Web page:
Nephrite – The Inexpensive Tough Cousin of Jadeite Jade

Nephrite and Jadeite are both called jade, but they are completely different mineralogically.  Most North Americans are picturing  jadeite when they say the word “Jade”.  Yet nephrite can be found in both the United States and Canada and is more common than jadeite.

Nephrite Elephant Carving by Carl Faberge

Flickr Photo by B Tse


This elephant is carved and polished nephrite, set with diamonds for eyes.  This is an unusually large carving by Carl Faberge very similar to the six nephrite elephant carvings in the Royal Collection, London.

Nephrite vs Jadeite

Nephrite Perfume Bottle at the Smithsonian

Nephrite Perfume Bottle Photo Smithsonian Institute

Jadeite and nephrite are almost never found in proximity with each other.  Chinese jade was what we call nephrite and the stone used by the ancient Americans is now called jadeite.  They are both mineral species arising from special metamorphic conditions.  Nephrite has a fibrous, matted construction, is a calcium magnesium silicate and is a member of the tremolite-actinolite series.  Jadeite crystals have a compact, granular appearance and are part of a group of minerals known as the pyroxenes, it is a sodium aluminum silicate.

Nephrite is Fibrous and Tough

Nephrite is only average on the hardness scale, yet it is tougher than steel.   It is the toughest gem material.  Examples of nephrite weapons and tools used by the Mauri of New Zealand can be seen at the Museum of New Zealand.  The reason for nephrite’s toughness is that it has a fibrous interlocking structure and is densly packed.  This stone is not brittle and can keep a sharper edge than even bronze or iron!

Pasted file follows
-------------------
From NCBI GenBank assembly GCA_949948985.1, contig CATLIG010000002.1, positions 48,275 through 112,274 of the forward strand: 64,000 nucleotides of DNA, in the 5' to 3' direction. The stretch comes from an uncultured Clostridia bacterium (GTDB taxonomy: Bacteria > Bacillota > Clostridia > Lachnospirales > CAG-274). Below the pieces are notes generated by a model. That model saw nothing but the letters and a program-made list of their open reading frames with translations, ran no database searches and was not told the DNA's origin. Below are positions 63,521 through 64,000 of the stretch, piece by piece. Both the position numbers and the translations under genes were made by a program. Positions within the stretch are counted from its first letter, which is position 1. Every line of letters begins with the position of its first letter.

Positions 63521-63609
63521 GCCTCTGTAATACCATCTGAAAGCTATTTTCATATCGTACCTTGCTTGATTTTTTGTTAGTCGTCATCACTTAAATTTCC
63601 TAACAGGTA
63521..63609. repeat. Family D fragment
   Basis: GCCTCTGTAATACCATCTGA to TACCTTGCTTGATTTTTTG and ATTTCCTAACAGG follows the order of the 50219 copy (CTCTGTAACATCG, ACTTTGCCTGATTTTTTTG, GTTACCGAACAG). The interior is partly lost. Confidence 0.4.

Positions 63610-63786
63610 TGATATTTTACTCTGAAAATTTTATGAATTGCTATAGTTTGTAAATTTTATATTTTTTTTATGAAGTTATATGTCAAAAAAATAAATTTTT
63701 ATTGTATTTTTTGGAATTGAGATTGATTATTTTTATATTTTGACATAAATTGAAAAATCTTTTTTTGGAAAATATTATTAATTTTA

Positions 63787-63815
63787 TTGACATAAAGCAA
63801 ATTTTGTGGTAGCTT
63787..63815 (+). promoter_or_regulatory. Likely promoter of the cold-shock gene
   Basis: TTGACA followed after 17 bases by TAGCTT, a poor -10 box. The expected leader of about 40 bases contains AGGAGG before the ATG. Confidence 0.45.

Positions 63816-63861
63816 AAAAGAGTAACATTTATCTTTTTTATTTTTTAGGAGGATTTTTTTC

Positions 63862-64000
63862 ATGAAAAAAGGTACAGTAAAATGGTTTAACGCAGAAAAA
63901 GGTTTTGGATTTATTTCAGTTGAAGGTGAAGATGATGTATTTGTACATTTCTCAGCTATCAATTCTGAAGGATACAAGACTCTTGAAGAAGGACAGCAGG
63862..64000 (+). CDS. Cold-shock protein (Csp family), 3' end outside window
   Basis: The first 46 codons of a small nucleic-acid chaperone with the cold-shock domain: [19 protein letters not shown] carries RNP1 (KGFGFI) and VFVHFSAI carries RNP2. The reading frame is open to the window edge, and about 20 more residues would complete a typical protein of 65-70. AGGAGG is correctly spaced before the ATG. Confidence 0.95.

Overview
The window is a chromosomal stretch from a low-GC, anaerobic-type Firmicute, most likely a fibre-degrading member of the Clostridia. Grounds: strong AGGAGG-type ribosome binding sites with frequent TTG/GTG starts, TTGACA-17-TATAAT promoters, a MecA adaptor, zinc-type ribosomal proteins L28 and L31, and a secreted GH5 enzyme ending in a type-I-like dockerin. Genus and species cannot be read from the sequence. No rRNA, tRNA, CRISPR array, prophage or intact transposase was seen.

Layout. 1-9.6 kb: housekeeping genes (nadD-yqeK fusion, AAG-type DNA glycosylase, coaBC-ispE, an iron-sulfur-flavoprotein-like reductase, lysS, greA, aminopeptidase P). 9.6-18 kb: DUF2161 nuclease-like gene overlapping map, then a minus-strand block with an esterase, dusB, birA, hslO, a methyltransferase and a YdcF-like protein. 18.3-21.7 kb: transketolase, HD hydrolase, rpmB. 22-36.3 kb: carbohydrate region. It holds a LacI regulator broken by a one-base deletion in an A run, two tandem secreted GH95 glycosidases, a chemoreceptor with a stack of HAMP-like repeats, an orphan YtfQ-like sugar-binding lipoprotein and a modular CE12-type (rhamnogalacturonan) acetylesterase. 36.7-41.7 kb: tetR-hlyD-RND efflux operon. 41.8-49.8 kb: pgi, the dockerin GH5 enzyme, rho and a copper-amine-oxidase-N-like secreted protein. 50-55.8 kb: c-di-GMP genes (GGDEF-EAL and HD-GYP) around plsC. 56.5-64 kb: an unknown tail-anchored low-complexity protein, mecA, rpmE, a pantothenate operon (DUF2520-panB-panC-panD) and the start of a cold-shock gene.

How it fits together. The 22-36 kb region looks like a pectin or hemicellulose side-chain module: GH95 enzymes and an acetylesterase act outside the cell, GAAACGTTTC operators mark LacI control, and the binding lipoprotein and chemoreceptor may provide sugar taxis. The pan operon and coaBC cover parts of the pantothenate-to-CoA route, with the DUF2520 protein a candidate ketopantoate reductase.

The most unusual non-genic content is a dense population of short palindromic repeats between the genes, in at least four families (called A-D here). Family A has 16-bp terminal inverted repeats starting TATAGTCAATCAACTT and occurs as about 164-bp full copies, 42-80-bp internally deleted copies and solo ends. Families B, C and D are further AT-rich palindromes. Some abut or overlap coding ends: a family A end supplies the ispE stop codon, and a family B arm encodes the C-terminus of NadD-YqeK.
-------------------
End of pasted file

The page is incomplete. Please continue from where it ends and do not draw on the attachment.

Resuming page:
Nephrite Comes in Many Colours

Nephrite Buddha

Jade Buddha For Universal Peace Flickr Photo Andy Leddy

Nephrite ranges from creamy white, yellow, green and gray to black in colour.  Best-known and highly prized is the green.   Jadeite is green, white, lilac, pink, brown, red, blue, black, orange and yellow and a single piece can contain more than one colour.  Translucent, emerald green jadeite is called “Imperial Jade” and is the most precious of all jade.  Nephrite is found in China, the former USSR, New Zealand, Taiwan, British Columbia (Canada) and the U.S. and is more common than jadeite, which is mainly found in Burma (Myanmar), USA and Guatemala.

This Jade Buddha For Universal Peace is the largest Buddha carved from jade.  This gemstone quality nephrite jade is called “Polar Jade” and came from British Columbia, Canada.

Next time you use the word “Jade”; be aware that you are talking about one of two different minerals and that price, locality and colours vary between the two jades.

Your Input

(Join our poll or Scroll Down To The Bottom and leave a comment) – Emerald is winning the poll!

Nephrite Asian Art Museum San Francisco

Flickr Photo by Eric in SF

I plan to introduce different gemstones alphabetically.  I started with “A” (Ammolite) and it has taken me to Malachite!  Leave a comment and let me know if you have a favourite gemstone that starts with the letter “O”.  Take the poll!  Can you name a reference to a gemstone in a song, movie or book?

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About Jen McKercher

Jennifer McKercher teaches gemmology at the Canadian Gemmological Association. A passion for gemstones drives Jen to learn as much as she can about the wonders of gemstones and how they enhance our lives.

Posted on November 18, 2011, in Individual Gemstones and tagged , , , , , . Bookmark the permalink. Leave a comment.

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